Thursday News Roundup: AG Says 2004 Same-Sex Marriage Licenses Remain Legal
King: 2004 Same-Sex Marriage Licenses Remain Legal - Associated Press
Attorney General Gary King says marriage licenses issued to same-sex couples in 2004 in Sandoval County remain valid.
King said Wednesday that licenses issued by a county clerk are "presumptively valid" unless voided by a court.
King delivered the non-binding advice in a letter to the current Sandoval County clerk, who found that some of the 2004 licenses recorded in the clerk's office were labeled as void or invalid.
King said a county clerk is responsible for issuing marriage licenses but "New Mexico law plainly does not provide county clerks with the rights to invalidate marriages."
Former Sandoval County Victoria Dunlap issued more than 60 licenses on Feb. 20, 2004, but stopped later the same day after then Attorney General Patricia Madrid objected.
News Groups Sue Over Health Audit - Associated Press
The Las Cruces Sun-News and New Mexico in Depth have filed a lawsuit demanding that the state publicly release an audit that alleges fraud by 15 health providers.
The news groups filed the lawsuit Tuesday against the New Mexico Human Services Department, which has refused to release most of the audit that prompted it to freeze Medicaid payments to the 15 behavioral health organizations that provide services like drug treatment and suicide counseling across New Mexico. The agency says it is exempt from releasing the audit under the Inspection of Open Records Act because the attorney general is investigating the allegations.
"The state continues to think it can operate above the law," said Sun-News Editor Jim Lawitz. "They can't. The public has a right to know what those findings are and how it impacts members of our community."
Supreme Court Won't Consolidate Gay Marriage Cases - Associated Press
New Mexico's highest court has turned down a request to take control of lawsuits that cleared the way for the issuing of marriage licenses to same-sex couples.
The state Supreme Court on Wednesday denied a request by a lawyer for two Santa Fe men to consolidate current and future gay marriage lawsuits and assign a single judge to handle them. The one-page order said the request was moot, but no detailed explanation was given.
District judges in Santa Fe, Albuquerque and Taos have ordered county clerks in those areas to issue marriage licenses to same-sex couples.
Wednesday's ruling represents a procedural setback for advocates wanting a speedy Supreme Court ruling on the legality of gay marriage. The request for consolidation of lower court cases came before judges issued rulings
NM Offering $5,000 Stipend For Some Teachers - Associated Press
New Mexico teachers can earn an extra $5,000 under a program by Gov. Susana Martinez's administration if they take jobs with struggling schools or increase the students passing advanced placement classes.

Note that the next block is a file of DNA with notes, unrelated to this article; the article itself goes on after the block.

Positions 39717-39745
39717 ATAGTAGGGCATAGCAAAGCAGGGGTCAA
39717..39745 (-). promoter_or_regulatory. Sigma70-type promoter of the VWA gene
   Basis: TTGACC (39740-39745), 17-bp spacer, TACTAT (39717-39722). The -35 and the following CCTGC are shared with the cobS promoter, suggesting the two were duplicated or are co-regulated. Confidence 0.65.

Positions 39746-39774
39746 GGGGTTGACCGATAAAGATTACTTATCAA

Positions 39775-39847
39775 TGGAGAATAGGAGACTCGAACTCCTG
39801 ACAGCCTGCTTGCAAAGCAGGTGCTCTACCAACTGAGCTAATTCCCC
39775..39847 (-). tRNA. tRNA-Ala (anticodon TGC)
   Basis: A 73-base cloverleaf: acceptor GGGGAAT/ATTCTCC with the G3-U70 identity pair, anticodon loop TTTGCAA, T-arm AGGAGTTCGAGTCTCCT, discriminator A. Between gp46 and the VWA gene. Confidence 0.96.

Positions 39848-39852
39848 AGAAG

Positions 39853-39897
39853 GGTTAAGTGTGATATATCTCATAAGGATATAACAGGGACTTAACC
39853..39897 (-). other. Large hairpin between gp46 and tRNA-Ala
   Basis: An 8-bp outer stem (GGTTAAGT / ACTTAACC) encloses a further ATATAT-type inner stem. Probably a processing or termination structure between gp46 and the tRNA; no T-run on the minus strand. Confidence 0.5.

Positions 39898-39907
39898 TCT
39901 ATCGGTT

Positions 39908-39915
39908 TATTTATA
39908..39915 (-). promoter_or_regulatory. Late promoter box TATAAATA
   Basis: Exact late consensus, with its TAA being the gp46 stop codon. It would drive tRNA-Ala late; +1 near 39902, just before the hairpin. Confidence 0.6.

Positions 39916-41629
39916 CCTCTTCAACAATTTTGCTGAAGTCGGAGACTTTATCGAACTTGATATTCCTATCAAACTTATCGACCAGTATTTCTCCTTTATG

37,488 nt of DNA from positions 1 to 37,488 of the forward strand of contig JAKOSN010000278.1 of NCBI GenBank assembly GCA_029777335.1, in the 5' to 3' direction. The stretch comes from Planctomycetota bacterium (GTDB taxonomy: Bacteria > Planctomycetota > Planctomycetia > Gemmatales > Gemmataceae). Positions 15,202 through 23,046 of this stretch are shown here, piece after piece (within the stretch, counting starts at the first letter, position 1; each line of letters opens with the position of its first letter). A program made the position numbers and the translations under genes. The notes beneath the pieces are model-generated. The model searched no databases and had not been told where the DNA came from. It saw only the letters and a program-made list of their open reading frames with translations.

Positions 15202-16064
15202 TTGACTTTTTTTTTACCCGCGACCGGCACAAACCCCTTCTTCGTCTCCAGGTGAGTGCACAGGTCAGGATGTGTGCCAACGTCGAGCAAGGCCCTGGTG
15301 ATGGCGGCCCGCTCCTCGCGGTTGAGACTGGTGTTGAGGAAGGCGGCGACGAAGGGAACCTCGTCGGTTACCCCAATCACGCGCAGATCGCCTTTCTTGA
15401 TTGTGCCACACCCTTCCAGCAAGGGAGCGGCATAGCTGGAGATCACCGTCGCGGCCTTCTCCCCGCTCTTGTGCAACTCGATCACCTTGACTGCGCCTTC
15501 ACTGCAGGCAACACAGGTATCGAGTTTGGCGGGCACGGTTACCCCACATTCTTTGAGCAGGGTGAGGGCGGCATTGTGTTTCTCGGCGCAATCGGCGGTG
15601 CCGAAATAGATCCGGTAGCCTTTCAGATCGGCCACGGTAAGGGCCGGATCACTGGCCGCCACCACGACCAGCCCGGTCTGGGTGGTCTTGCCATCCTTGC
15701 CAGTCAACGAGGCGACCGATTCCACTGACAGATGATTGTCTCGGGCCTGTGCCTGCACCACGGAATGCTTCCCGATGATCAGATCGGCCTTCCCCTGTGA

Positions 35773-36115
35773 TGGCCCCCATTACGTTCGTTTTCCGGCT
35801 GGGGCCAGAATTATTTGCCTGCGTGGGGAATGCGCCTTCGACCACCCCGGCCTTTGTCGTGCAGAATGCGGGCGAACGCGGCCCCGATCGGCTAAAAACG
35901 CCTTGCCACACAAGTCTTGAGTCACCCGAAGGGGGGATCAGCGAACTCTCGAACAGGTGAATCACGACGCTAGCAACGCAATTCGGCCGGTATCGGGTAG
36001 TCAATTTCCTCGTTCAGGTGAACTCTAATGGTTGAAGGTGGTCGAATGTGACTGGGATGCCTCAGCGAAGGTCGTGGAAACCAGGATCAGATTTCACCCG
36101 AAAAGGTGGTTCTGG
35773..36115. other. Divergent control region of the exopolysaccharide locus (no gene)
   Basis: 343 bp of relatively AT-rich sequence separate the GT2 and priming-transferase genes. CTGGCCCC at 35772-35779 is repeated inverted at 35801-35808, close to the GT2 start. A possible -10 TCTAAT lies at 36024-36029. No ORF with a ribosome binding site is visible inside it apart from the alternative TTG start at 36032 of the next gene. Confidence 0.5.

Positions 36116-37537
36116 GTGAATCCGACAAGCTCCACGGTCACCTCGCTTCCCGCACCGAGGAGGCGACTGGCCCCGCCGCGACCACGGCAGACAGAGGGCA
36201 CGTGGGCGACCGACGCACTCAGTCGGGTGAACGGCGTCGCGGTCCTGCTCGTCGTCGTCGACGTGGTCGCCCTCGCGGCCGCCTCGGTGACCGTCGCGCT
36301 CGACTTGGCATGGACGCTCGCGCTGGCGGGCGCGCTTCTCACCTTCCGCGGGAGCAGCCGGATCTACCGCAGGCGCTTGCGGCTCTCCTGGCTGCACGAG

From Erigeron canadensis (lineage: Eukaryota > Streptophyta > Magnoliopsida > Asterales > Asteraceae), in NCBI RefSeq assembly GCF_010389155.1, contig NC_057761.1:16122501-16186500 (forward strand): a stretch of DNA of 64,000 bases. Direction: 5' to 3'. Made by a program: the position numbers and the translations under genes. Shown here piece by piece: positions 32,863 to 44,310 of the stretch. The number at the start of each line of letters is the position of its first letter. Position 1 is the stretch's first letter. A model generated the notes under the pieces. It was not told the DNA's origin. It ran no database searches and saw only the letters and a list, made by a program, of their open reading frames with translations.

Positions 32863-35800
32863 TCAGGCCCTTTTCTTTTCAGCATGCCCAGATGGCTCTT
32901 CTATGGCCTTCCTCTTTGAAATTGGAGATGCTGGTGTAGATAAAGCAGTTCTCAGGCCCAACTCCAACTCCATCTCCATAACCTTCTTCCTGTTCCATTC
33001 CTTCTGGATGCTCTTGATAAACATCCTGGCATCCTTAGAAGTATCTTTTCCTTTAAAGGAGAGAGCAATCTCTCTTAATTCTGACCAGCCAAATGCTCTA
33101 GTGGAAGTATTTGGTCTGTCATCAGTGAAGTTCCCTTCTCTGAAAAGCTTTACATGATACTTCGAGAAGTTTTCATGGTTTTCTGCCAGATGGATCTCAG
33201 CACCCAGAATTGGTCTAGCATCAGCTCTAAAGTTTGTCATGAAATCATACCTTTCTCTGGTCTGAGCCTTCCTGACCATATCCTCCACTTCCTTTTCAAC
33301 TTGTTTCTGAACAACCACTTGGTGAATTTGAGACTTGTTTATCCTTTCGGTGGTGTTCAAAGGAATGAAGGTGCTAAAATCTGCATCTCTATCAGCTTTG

The governor announced details of the program on Wednesday, saying 100 teachers could earn a one-time stipend if they switch from a school with a grade of A or B grade to one with a D or F. The teacher must agree to stay for at least two years in the lower-performing school.
Incentives also will be available for 300 teachers of advanced placement classes who increase the number of high school students successfully completing the courses that allow them to earn college credit.
NM Wildlife Biologists Investigating Elk Deaths - Associated Press
The Department of Game and Fish is investigating the deaths of more than 100 elk in northeastern New Mexico that may be linked to a virus.
Department biologists traveled to the area in Game Management Unit 46 north of Las Vegas after the die-off was reported Tuesday.
Tissue samples and water samples from the area were taken and delivered to the state Veterinary Diagnostic Services laboratory for analysis.
Wildfire officials say they're looking into all possible causes, including epizootic hemorrhagic disease.
EHD is a sometimes fatal virus that affects deer, elk, pronghorn antelope and rarely cattle.
The disease is spread by insect bites and has been known to kill large numbers of animals in short periods of time.
Biologists say EHD doesn't affect humans and isn't contagious.
Chaco National Park Recognized For Night Skies - Associated Press
Chaco Culture National Historical Park in northwestern New Mexico is being recognized for its dark skies.
Park officials say Chaco's natural nighttime darkness and commitment to reducing light pollution have led to its certification as an International Dark Sky Park by the International Dark-Sky Association.
Chaco is the 12th park to receive the designation worldwide and only the fourth in the national park system.
The acting park superintendent, Larry Turk, says as light pollution becomes more common, people are seeking out places like Chaco so they can get a glimpse of the stars.
Due to Chaco's remote location, the park's night sky is nearly pristine.
Since 2002, technicians have been monitoring natural and human-introduced light levels at the park. A recent report says Chaco's night sky remains among the darkest in the park system.